I want to make it clear that there is controversy surrounding this defect. This post is not a declaration of what is right and what is wrong, but rather, my own recent experience and the facts of the situation. I'm not here to judge what other breeders do--it's not my place and I've always felt people have to do right for their own programs.
Due to this controversy I've considered not even blogging about this event, but I've never been one to ignore an opportunity to teach. I've researched Lethal White on the internet quite a bit, but I've never seen any first-hand accounts of a Lethal White birth (and death). I just hope by reading my experience others can make an informed decision regarding the risks of breeding two lethal white positive (or untested) horses.
On Sunday morning, about 11:30am, Suzie gave birth to a beautiful, all-white filly.
I knew even before she was all the way out, that we had a possible "lethal white."
Overo Lethal White Syndrome is a solid white or nearly solid white foal born of parents with an overo coat pattern. OWLS has been tied to the frame overo pattern in particular, but this pattern can be minimally expressed in a way that it is possible for a solid-colored horse to producer a lethal white foal. On the other extreme, a tovero, or a horse that expresses both the overo and tobiano genes, may also produce a lethal white foal.
OLWS foals are born with an incomplete digestive system. Within hours of birth they will show signs of colic due to their inability to pass feces. The birth defect is always fatal--attempts to surgically correct the problem have been unsuccessful due to the extensive nature of the defect.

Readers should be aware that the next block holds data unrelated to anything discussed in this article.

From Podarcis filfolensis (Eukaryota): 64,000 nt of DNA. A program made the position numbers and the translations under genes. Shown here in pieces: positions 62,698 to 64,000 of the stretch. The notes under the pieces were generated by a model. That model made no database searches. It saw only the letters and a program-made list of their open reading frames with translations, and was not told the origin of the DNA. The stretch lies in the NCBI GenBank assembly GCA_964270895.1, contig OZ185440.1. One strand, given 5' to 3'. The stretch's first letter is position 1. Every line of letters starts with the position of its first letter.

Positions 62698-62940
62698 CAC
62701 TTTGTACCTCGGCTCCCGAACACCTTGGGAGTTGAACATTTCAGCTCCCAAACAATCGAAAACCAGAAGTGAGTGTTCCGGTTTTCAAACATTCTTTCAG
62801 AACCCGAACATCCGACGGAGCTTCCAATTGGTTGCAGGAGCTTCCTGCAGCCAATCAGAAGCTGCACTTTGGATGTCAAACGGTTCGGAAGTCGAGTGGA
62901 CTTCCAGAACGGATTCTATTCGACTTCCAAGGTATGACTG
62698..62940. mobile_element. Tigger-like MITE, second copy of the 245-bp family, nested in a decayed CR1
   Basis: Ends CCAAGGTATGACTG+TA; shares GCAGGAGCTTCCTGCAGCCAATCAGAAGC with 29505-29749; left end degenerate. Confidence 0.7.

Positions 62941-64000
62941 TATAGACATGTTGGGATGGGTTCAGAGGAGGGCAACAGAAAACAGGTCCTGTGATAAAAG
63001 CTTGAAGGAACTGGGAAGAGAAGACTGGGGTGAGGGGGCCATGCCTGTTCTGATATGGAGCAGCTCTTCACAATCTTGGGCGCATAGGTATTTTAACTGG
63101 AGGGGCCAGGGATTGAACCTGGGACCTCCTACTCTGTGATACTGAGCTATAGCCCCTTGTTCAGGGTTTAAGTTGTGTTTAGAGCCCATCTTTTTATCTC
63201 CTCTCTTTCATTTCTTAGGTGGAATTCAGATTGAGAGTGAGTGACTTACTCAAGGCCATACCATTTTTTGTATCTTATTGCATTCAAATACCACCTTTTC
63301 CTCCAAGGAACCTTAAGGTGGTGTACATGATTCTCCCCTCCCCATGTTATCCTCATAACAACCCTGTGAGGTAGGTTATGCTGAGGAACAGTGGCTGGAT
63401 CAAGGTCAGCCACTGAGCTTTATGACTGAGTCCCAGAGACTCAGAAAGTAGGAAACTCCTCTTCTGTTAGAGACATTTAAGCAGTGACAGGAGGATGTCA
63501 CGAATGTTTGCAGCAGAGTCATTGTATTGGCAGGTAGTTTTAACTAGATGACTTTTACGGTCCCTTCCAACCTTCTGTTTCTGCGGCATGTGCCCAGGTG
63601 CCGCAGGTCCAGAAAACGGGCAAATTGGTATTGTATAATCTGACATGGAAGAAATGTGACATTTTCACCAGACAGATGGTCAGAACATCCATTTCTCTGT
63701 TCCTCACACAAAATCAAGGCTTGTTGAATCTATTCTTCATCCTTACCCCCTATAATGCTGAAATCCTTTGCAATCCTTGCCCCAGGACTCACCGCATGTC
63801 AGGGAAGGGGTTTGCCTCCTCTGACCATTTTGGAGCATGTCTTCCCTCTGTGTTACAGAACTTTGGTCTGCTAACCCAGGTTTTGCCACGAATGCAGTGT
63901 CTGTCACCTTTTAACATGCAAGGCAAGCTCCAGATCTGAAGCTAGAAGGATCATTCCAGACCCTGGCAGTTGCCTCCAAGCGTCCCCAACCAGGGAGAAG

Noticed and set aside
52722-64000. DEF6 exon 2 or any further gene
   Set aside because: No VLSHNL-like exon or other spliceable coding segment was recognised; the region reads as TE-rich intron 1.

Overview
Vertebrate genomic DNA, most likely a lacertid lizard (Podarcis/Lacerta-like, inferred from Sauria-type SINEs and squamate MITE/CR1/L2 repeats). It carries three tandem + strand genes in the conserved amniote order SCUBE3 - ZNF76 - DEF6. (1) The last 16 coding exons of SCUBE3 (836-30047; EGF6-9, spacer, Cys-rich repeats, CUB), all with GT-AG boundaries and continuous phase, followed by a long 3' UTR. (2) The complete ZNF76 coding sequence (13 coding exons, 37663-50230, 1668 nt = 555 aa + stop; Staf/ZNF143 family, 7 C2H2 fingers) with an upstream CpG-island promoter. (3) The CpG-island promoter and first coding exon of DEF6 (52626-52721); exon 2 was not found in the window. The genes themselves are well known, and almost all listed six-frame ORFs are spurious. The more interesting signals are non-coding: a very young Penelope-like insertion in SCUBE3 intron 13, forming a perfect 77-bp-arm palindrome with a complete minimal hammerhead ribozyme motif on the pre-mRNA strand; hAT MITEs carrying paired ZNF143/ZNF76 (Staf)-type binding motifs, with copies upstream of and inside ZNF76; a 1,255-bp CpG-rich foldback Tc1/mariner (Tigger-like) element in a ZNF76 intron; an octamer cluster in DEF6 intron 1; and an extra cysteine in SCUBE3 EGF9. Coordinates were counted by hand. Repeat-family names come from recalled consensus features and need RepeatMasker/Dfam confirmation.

These foals appear healthy at birth, will stand, nurse, and do everything a normal newborn foal will do, except for the birth defect. It's only after a few hours that the foals begin to show signs of their internal deformaties, and they begin to colic.
It was at this point, when this beautiful filly began to colic, that I knew I could not let her suffer needlessly, when there was no hope of recovery, so she was humanely destroyed.
For me, it seemed like such a waste. She had one bright, sunny day on earth and that was it.
The worst was watching poor Suzie follow her sick baby around, unsure what to do, then mourn her when she was euthanized. She didn't leave her filly for 24 hours, and she might have stayed longer had I not made her move in with the girls so I could bury her baby.
Of course, the obvious question is, how could something like this be prevented? Never breeding overos? Not neccessarily. There are plenty of overos out there who are negative for lethal white. The best thing to do is test: UC Davis Horse Coat Color Testing
This foal was not Eddie's, but Eddie is tested and he is positive. He has never produced a lethal, but genetically he could. Suzie was pregnant when she came to me, so I had no control over this situation, but due to Suzie obviously carrying the gene, I will not be breeding her to Eddie.
As I said, I'm not here to judge anyone (I want to make that much clear), but for me, I cannot accept the risk and the consequences of this sort of gamble.
I pulled this filly out of her momma, dried her off, helped her stand and nurse, treated her umbilicle stub, she nickered at me when I went to go check on her, then I tried to soothe her as she started to decline and get sick, I held her momma when she was put to sleep, I walked around her stark-white body as I tried to feed and comfort her momma, then a day later I wrapped her up in plastic and buried her beside Petie and Chic.
I can't do that again--not for this reason. I just don't have it in me.